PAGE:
‘Box lady’ completes gruelling trek with crate strapped to her back
- Credit: Archant
A 35-mile walk is pretty gruelling at the best of times, but one woman decided to tackle the Peddars Way with the added burden of carrying a heavy crate on her back.
Charlie Houlder-Moat, from Watton, has completed the popular route with a ShelterBox strapped to her back.
It can be packed with supplies including a 10-person tent, children's toys and food which the charity can send anywhere in the UK or in the world to disaster relief areas.
The 33-year-old, joined by members of Watton Rotary Club, had set herself the challenge of completing the walk in 24 hours.
But after months of training for the walk the group were ahead of schedule.
The RAF Marham liaison officer said: "We completed it within the 24 hours and we actually had to take more rest stops as everyone was waiting in town for us so we could have done it in 20 hours.
The route spans from Hunstanton to Watton and when Ms Houlder Moat arrived back in Watton town centre she was greeted by the mayor Pat Warwick and the town crier, who made an announcement that the group had completed the challenge.
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She added: "It was amazing to come into town with people saying 'look it's the box lady' and donating money.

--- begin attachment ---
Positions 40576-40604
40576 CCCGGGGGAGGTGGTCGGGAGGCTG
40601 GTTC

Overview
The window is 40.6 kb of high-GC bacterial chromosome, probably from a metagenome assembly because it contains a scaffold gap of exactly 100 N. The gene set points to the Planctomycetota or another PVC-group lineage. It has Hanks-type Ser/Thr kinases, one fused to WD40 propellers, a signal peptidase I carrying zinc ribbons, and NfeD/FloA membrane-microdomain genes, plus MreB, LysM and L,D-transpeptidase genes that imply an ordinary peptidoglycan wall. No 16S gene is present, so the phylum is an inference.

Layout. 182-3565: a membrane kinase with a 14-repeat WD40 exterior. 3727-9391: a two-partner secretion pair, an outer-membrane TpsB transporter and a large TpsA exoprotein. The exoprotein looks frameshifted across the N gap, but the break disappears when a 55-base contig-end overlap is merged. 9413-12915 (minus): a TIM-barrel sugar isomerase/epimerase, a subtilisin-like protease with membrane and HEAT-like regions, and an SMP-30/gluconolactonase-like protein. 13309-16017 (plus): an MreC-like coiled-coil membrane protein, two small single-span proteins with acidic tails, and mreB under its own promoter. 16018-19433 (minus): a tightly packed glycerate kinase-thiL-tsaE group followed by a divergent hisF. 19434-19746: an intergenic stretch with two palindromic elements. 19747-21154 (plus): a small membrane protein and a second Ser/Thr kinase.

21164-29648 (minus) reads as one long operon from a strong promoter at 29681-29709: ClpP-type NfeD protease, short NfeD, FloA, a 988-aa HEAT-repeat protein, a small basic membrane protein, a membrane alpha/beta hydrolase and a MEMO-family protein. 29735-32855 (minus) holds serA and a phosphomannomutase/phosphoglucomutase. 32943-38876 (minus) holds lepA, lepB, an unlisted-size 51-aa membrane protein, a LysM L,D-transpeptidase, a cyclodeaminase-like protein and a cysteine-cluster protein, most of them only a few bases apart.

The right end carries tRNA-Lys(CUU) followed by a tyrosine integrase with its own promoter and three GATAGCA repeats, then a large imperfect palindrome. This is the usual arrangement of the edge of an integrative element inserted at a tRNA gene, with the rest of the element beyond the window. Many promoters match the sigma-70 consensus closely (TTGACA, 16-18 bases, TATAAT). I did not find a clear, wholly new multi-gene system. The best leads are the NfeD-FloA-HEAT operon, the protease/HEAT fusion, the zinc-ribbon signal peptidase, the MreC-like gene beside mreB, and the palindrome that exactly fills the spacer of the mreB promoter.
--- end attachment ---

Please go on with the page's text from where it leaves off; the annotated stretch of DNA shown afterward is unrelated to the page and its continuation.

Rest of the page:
"People were clapping and cheering with lots of encouragement."
Ms Houlder-Moat had hoped to raise the cost of one box, £590, but her total now stands at about £2,200 which can fund at least four boxes.
She added: "The Rotary Club had a stall set up and someone came and donated £600 to fund their own box.
"The Narborough Primary School raised £400 through their own sponsored walk and St Mary's Church in Watton raised the same."
Ms Houlder-Moat was joined throughout her training and the walk by Rotary Club member Paul Weatherill.
Mr Weatherill said: "The Rotary Club started the charity many years ago and it has grown into a very large charity, multi-national, with people working all over the world during disasters.
"There are times they have been used in flood situations in the UK too. They are an essential piece of kit and a life-saver for many people."